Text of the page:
Persist or not persist : comment
Tue, 26 Oct 1999 11:08:33 -0400
Sorry for the delay in replying. In the context of this discussion there is
some experience to offer.
EROS is a persistent system with explicitly managed storage (i.e. explicit
deletion). We have found that persistence really does simplify things, and
(surprisingly) that it considerably improves I/O performance. Those interested
might wish to take a look at the KeyKOS checkpoint paper (at
http://www.cis.upenn.edu/~KeyKOS/) or the latest EROS paper (top paper on the
papers page at the EROS site at www.eros-os.org)
It does not eliminate the need for explicit saves in all cases. The common
misconception is that the only reason for explicit saves is to store the
information. This is not so. Another common case -- perhaps a more important
case -- is serializing data in such a way as to provide a canonical format for
interchange. This has nothing to do with whether the system as a whole is
persistent -- the EROS "file system" is a user-level application. Rather, it's
best thought of as a kind of format conversion. Explicit save is necessary, but
it's an application issue rather than a system issue.
As to GC, it is frought with peril for serious systems. Timing variance that is
acceptable in applications is not acceptable in systems as a whole. And don't
hassle me about the incremental GC literature; I know about it. There are
bigger problems: covert channels and accounting.
If I have paid for the storage, the system can certainly help me locate it if I
lose track of it, but it cannot be permitted to allocate it to anyone else. If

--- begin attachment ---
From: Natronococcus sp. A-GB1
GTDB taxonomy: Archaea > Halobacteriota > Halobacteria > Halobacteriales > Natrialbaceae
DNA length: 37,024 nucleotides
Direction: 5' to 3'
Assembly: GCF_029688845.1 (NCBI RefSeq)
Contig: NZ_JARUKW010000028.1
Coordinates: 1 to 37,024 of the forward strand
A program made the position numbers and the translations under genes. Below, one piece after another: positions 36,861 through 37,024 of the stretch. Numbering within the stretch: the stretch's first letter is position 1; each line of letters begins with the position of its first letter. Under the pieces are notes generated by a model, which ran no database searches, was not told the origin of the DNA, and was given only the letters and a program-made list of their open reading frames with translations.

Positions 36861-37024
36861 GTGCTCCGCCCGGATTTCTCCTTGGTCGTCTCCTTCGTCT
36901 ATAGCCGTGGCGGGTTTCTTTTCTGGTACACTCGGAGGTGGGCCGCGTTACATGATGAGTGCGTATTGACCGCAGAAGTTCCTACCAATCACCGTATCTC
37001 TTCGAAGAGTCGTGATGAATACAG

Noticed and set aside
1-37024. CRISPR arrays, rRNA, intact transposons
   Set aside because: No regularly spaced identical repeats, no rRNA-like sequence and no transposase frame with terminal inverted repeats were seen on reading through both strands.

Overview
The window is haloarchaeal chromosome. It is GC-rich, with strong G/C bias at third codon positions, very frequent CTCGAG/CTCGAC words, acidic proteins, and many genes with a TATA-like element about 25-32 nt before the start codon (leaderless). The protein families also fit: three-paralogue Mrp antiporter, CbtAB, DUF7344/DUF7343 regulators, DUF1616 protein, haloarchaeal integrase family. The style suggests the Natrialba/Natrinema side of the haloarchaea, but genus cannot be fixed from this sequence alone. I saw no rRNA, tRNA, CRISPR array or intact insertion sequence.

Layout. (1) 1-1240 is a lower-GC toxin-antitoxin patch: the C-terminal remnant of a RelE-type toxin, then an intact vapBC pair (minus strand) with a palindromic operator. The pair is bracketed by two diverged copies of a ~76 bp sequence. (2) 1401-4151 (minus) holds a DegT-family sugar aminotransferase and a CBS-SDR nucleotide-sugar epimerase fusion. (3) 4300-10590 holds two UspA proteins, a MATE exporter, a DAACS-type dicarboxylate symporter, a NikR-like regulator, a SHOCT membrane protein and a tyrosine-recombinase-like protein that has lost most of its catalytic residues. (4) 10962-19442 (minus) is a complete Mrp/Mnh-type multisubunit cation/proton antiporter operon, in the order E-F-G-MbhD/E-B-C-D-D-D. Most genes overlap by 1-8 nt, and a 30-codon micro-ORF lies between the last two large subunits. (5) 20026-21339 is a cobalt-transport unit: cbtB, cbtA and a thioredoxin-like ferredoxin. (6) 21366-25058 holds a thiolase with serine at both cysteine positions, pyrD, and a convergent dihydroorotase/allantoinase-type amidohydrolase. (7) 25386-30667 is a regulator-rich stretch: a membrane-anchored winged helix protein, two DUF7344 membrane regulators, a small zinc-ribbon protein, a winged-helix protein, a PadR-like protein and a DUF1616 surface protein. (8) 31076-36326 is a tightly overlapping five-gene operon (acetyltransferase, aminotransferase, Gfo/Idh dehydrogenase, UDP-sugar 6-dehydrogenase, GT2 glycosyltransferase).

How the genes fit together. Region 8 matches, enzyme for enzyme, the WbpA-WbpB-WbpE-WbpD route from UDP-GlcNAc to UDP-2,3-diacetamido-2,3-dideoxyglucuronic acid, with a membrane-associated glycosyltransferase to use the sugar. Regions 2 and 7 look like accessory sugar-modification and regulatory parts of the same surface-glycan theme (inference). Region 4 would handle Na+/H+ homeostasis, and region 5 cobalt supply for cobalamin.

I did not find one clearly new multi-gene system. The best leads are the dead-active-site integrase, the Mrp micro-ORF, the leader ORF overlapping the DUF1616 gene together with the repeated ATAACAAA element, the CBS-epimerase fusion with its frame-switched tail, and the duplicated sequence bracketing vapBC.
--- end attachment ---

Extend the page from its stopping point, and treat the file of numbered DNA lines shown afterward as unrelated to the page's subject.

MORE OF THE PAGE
it reallocates the storage, than third parties can observe storage availability
and detect surprising things about the behavior of my program. If GC is done,
then, it must ensure that recovered storage is recovered to the proper
allocation pool. Most languages providing for GC'd memory don't yet incorporate
the notion of distinct logical storage pools.
Finally, at the risk of getting pissed on for being too low level, there are
portions of a system that should not rely on GC. Somewhere down toward the
bottom the rubber has to meet the road, and the system must either acknowledge
that it operates in a world of bounded resource or risk deadlock.
Fundamentally, my objection to the "that's too low level" meme is that it
effectively prevents the Tunes discussions from ever getting grounded. It's
important to think about higher level abstractions and improving the state of
the programming world. Those abstractions won't be useful if they can't be
implemented, and in the end that requires dealing with all of the low-level
grunge. It appears to me that there is a deep seated denial of this reality
among certain members of this list.
Jonathan S. Shapiro, Ph. D.
IBM T.J. Watson Research Center
Phone: +1 914 784 7085 (Tieline: 863)
Fax: +1 914 784 7595